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“It’s a place for White people”


This past weekend I went to home for Easter. I was greeted by an array of lively stories from my nine year old sister Robin. The most memorable and a bit disconcerting was about her trip go-kart racing for a friends birthday.

The story began like many “Martina are you listening?” And with a nod yes she began…

” We went to the go karting place and I kept hitting against the rail. Everybody kept having to stop for me so the man came over and told Aunty J (their chaperone) if I kept messing up I would have to get off. There were some white boys there doing the same thing and they were being really rough. They started bumping into to us on purpose. Then I got stuck again and the man came over told me he didn’t want to have to warn me again. Aunty J was like but those boys are doing the same thing and even worse why aren’t you warning them. Then the man said ‘because they know the track.’ He mumbled something else and Aunty J was getting upset because she thought the man was picking on us. The boys were watching and laughing and we went one the track for the last lap and they started being meaner than they already were. After we finished we were going to cut the cake but Kassie (the birthday girl) said she didn’t want to stay anymore. I was upset because the man was rude and I felt like he was being mean to us because we were black. I don’t want to go back there again, it’s a place for white people.”

I sat dumbfounded for a moment. Not because of what happened to them but her response to it. A nine year old living in a “post racial” society can deduce on her own that she was being discriminated against. Her story didn’t surprise me given the area we live, having deep rooted prejudice. What was and is difficult to understand is how do we as nation of people, trying to live equally, peacefully, and genuinely combat the still pervasive nature of racism and prejudice? How can we move on? Are we going to ever be free? How do we begin to the live the dream that so many fought and died for? It seems almost impossible when you consider the “justice system” and the many racially charged policies and systems of the government.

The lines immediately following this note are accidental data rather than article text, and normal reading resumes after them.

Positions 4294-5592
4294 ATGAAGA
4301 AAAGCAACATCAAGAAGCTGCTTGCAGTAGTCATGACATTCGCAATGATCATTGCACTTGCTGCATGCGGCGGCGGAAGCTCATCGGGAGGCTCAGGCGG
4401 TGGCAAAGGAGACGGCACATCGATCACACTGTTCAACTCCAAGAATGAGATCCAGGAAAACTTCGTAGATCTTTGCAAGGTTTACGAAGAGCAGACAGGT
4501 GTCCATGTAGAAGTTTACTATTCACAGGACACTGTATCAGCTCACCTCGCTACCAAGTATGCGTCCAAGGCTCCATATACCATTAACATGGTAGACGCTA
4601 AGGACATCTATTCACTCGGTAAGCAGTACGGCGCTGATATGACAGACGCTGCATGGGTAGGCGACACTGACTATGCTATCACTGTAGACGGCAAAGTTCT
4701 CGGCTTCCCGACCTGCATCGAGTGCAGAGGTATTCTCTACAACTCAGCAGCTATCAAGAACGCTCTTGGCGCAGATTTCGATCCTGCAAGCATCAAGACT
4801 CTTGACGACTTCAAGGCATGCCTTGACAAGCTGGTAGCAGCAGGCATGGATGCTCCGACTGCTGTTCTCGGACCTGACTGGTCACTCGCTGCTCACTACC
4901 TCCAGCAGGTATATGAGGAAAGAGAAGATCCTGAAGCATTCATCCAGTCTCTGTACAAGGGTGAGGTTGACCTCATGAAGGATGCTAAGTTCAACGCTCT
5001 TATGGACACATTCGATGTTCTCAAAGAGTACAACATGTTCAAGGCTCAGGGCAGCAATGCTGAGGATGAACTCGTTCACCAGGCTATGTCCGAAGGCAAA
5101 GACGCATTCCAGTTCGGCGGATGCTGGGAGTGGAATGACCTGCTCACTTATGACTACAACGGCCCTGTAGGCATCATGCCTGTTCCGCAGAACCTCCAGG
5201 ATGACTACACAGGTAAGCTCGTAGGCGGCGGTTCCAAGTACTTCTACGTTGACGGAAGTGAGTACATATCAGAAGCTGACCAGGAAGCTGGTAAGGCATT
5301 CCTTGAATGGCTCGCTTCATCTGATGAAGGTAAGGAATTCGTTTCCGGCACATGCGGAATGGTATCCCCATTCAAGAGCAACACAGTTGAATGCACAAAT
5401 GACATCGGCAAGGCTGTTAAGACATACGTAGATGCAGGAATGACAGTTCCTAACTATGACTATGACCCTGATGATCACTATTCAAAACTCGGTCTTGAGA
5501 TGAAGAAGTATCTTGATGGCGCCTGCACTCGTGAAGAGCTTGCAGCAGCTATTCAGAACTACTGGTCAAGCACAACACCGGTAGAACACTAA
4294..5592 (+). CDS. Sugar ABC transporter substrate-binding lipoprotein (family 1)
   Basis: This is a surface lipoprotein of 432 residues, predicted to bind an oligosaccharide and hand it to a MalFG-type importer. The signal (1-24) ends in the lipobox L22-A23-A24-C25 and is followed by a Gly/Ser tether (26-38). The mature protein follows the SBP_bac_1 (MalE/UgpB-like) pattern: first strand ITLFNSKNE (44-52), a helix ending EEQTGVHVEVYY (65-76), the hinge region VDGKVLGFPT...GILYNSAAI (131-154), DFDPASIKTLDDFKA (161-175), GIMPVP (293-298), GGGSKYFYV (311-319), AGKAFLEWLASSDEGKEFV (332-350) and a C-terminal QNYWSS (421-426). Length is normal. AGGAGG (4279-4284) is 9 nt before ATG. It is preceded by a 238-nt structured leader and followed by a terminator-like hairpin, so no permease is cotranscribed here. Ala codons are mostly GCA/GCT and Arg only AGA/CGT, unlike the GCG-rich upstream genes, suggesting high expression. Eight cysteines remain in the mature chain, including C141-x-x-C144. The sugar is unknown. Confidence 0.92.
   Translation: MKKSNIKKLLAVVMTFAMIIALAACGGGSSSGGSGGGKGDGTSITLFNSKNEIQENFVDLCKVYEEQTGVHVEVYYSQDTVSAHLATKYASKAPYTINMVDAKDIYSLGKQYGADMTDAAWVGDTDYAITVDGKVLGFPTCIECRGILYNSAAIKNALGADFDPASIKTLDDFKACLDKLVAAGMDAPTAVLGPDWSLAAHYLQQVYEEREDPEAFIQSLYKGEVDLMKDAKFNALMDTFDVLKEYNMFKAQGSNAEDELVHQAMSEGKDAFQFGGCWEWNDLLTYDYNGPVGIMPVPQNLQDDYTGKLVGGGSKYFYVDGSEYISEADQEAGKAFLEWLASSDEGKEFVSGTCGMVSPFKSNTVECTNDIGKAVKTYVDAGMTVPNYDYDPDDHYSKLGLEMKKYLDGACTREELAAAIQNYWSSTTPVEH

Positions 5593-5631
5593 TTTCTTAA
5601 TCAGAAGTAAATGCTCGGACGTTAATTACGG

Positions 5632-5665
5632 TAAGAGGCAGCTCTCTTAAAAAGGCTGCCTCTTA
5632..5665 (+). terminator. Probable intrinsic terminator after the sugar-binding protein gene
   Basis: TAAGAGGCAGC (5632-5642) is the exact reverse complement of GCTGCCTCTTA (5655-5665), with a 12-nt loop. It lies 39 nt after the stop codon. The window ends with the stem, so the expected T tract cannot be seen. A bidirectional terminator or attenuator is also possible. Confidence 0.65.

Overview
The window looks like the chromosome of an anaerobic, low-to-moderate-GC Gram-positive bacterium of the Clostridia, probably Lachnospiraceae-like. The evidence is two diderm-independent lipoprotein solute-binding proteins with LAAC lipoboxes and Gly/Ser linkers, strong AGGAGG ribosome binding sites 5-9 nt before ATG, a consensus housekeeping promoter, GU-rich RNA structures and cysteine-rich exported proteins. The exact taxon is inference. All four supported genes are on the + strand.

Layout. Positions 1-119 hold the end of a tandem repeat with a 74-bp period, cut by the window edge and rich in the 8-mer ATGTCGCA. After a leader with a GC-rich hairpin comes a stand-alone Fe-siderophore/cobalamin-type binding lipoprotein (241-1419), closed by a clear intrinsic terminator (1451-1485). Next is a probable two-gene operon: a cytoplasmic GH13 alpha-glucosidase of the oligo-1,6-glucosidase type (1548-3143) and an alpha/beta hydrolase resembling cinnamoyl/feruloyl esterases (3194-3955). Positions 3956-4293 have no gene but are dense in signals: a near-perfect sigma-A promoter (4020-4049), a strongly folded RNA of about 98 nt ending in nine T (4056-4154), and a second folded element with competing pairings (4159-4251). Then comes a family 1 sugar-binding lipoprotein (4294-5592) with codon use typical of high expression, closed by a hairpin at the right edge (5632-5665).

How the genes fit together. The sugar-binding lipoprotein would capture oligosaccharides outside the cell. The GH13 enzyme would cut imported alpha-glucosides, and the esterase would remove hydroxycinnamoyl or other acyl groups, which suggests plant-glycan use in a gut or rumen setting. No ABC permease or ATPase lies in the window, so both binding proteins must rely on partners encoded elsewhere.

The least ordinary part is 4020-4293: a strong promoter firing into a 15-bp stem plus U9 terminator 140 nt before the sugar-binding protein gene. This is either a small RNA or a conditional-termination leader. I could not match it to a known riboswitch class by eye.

Post racial America….it feels almost like a fantasy….

This is one question I can’t answer. But I will share how I responded to Robin. You treat people with respect even when you feel you’ve been mistreated because if you respond like they do then you will just create a greater issue. That’s not what she wanted to hear and honestly that’s not what I wanted to tell her. But I realized that these ideas, these feelings of prejudice, they are all learned. We are taught to hate. We pass them on from generation to generation without even realizing it. This hateful prejudice has now been masked behind fake smiles, false promises, and double standards and so what seems like progression is simply a wolf in sheep clothing. Racism is alive and well it has just changed it’s appearance. But if I wanted my sister to learn how to treat people, regardless of their race, she has to hear and see the right thing from me. She’s going to repeat what sees and not what she is hears. My actions have to reflect my words and so in hope of achieving solidarity I did what any big sister trying to be a good example to their little sister would do, right?

My Directive: the saying is true…be the change that you want to see in the world and hopefully, one day, it will stick.

Martina Kristian

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